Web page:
Shpeaking of icons and history, also winning at the 1986 MTV Video Awards, under the bizarre yet apropo category of Best Male Video, was a clip of several black muslin draped ladies who seemed to be aware of the possibilities of makeup and feetware but not underware. They were clutching rock band instruments and dancing or swaying in a manner that can only charitably described as a satirical impersonation of a drunk WASP20 female would-be stripper. Standing in front of them was a short fellow clutching an old-fashioned Shure cage-type microphone and looking a lot like a used car salesman. The song was called 'Addicted To Love' and the singer was 'Robert Palmer' and the 'video' went on to titillate and infuriate a good portion of the world and led to two other similar treatments of Palmer's subsequent hits, 'I Didn't Mean To Turn You On'21 and 'Simply Irresistible'.
The vision for ‘Addicted To Love’ sprang from the life of Terence Donovan. Palmer’s costume is a copy of Donovan’s, who spent decades wearing identical funereal suits of black with white button-down shirts , and the chic yet sleazy models are an animated parody of his innovative yet mannered fashion and glamour photography in the pages of dozens of magazines during the 1960s. Donavan was a large and intense fellow, a Judo practitioner and a Buddhist who neither smoked nor drank nor allowed any of his work to be used to promote tobacco or alcohol. When he committed suicide in 1996 due to a depressive reaction to an eczema medication, his loss was widely mourned. To prove that the apples don't fall too far from the Newton, one of Donavan's children is a TV presenter and another is a rock musician.
The man with the cigar
The film-editing gear and direct to video technology that made modern illustrated and animated music singles possible was closely coupled with advances in computer-generated-image, or CGI, accouttrements. Many of the clips that made history with their innovative images involved prototype computer appliances or programmes, and equipment that was developed for industrial or aerospace applications that found itself useful in a new way. In many cases the cost of the video's production outstripped that of the album that the song came from. This absurdity was added to by recording companies that went on to make entire video 'albums'. Warner Brothers' Reprise Video division poured millions into video production, as did the Columbia recording group's CBS/FOX video department. It is not known how much they actually recouped, but they left us a vast archive of memorable and infamous preformances on tape and film, which has been mined incessantly by such entities as VH1.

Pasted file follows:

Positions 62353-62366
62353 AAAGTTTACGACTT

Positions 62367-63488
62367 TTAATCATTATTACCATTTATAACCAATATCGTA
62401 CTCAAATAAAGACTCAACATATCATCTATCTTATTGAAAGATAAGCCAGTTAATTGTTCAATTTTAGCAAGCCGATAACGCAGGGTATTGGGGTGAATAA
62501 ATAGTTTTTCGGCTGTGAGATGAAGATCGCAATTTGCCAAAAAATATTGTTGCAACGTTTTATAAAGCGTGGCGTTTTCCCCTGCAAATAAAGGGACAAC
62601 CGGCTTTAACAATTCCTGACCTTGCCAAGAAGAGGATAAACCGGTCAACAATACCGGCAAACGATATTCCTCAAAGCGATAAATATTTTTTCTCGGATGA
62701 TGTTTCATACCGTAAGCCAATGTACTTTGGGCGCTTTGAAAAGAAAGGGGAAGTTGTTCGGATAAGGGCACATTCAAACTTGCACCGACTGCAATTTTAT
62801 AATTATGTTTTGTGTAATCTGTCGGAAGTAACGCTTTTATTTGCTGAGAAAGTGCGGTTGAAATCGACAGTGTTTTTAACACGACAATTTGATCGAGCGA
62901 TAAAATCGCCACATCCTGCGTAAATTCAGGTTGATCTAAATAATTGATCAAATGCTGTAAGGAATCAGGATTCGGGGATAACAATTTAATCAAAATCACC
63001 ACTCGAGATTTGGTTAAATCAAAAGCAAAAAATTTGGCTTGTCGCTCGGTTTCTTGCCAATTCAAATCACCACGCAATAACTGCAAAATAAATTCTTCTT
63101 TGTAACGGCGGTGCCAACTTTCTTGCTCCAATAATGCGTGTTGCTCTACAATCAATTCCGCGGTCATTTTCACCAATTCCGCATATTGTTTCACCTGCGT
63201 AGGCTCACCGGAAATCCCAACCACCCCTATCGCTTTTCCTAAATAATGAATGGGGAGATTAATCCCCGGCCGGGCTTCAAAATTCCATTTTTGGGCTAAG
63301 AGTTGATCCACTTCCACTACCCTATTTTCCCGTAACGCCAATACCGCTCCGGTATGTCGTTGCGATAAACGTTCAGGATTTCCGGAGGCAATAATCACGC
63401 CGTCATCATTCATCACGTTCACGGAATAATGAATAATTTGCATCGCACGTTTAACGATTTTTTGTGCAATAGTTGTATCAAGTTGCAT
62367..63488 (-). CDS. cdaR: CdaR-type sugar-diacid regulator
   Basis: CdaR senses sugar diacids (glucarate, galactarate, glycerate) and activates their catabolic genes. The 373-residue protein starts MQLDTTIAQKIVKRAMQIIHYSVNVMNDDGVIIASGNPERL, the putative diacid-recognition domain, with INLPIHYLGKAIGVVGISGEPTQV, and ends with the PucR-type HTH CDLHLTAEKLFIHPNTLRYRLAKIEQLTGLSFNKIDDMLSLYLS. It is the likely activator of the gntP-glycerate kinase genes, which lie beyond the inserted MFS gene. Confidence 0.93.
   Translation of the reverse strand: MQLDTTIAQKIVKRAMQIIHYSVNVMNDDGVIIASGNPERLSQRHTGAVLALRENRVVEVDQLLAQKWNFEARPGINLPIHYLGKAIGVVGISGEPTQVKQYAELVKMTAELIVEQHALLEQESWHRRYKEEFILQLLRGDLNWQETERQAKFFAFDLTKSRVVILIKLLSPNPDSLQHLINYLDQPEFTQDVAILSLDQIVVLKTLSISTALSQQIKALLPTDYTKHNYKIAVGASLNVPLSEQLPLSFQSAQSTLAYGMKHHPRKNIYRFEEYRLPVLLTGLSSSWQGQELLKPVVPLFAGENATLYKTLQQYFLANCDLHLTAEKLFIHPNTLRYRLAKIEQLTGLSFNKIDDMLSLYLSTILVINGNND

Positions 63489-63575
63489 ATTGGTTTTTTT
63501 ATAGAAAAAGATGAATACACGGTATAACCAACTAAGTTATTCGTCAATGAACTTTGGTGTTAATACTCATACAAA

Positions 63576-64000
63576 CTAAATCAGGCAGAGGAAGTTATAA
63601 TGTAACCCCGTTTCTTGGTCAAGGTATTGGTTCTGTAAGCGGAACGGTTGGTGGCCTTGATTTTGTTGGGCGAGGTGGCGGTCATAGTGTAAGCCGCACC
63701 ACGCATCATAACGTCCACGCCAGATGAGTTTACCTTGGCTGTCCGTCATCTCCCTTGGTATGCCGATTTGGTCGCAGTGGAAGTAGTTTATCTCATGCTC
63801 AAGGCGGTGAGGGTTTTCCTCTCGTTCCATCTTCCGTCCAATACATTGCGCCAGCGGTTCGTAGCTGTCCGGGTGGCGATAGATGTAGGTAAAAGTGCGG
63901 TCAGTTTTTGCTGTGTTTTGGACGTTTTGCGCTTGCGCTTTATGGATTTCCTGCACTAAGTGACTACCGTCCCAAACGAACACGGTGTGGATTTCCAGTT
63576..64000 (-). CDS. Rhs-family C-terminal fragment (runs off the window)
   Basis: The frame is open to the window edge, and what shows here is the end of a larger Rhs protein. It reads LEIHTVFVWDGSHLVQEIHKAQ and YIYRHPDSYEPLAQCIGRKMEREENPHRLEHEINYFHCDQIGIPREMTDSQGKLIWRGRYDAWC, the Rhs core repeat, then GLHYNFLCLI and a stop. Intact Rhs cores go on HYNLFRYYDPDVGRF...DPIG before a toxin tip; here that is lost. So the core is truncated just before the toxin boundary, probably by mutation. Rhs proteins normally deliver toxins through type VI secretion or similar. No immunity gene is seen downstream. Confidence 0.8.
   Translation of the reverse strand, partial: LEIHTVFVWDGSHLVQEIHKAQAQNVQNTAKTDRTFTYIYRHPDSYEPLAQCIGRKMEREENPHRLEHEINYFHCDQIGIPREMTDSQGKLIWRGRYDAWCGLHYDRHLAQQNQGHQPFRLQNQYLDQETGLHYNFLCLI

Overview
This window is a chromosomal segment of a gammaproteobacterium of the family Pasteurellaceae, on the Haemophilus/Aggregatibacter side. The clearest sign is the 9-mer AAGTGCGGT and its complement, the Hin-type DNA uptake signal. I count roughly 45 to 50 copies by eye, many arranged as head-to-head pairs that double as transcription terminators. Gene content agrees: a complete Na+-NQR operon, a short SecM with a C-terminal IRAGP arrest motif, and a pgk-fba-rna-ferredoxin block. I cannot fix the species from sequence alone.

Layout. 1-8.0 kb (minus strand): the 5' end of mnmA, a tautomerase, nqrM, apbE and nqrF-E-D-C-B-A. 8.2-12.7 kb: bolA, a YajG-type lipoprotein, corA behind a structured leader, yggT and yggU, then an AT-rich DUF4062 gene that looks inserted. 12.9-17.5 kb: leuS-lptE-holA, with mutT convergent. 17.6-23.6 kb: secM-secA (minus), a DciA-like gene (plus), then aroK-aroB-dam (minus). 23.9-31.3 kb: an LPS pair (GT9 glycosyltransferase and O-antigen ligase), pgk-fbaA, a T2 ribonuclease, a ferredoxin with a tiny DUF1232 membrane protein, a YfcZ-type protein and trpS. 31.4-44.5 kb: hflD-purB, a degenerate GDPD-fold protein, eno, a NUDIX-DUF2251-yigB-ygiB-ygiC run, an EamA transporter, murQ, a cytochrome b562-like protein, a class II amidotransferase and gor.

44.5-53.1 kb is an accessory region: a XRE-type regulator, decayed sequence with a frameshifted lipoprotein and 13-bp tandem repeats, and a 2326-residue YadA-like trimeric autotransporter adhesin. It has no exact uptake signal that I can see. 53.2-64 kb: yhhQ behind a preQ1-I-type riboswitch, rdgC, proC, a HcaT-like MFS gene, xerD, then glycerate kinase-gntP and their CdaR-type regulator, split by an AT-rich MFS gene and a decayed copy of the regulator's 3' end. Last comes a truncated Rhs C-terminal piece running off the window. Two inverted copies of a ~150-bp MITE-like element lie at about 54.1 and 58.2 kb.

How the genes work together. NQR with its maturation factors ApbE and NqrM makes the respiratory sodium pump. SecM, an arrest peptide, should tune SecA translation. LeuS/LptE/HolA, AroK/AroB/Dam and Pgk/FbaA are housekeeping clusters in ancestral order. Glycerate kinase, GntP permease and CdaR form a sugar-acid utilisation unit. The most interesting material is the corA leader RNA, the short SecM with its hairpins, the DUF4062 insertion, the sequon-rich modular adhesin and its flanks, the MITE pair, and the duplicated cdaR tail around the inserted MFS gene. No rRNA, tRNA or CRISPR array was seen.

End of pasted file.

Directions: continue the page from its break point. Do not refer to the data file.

Yet, one of the prevailing truths is that it was cheaper to make an illustrated music clip than it was to mount even the shortest of tours. A successful music clip aired on broadcast or cable could presell a concert tour for an unknown band. Entire careers could be jumpstarted made from a single. As part of the cyclic incestous nature of films and ‘videos’, movies soon began to be made in the ‘video’ style and soundtrack albums occasionally sold better than movie tickets. Lisa Loeb went from being an unknown with a tiny following and no record contract to having a demo played in the background of the Gen X movie “Reality Bites”, that was then slapped on the soundtrack album and hit the top ten still without a recording contract. Within months that was alleviated and the song that came from the movie was filmed as a ‘video’ that was directed by the little punk that was responsible for her song being in the movie in the first place, the inestimable (no joke!) Jude Law.
Adam 12, Adam 12, be advised, flamingo in a stolen Ferrari with a gun lip-synching to a Del Shannon song
A strange police drama called ‘Miami Vice’ was soon called ‘MTV Cops’ because in addition to some rather uneven writing, wooden performances from some marginal actors and stunning photography that seemed to be a mixture of GQ ad outtakes and a Chamber of Commerce puff piece, it featured a pop star and a pop song in almost every episode. It also paradoxically recalled the old ‘Peter Gunn’ detective fantasy show of the late fifties in that each episode had music specifically created for it by a single composer who also played every instrument required for the tracks, a wunderkind who never ceases to amaze called Jan Hammer. This led to a series of sountrack albums for the television show, which also harkened back to the fifties and sixties. The ‘Peter Gunn’ music was done by Henry Mancini, of ‘Pink Panther’ fame. The retro trend was accentuated by a show called 'Crime Story', starring Dennis Farina, which dealt with Treasury Department activities in the early sixties in Chicago and used the songs of that era for a soundtrack and the actors and performers of that period for cameos and bit parts. In later seasons the show moved to Las Vegas, with the concomitant use of locations, personalities and music associated with that locale.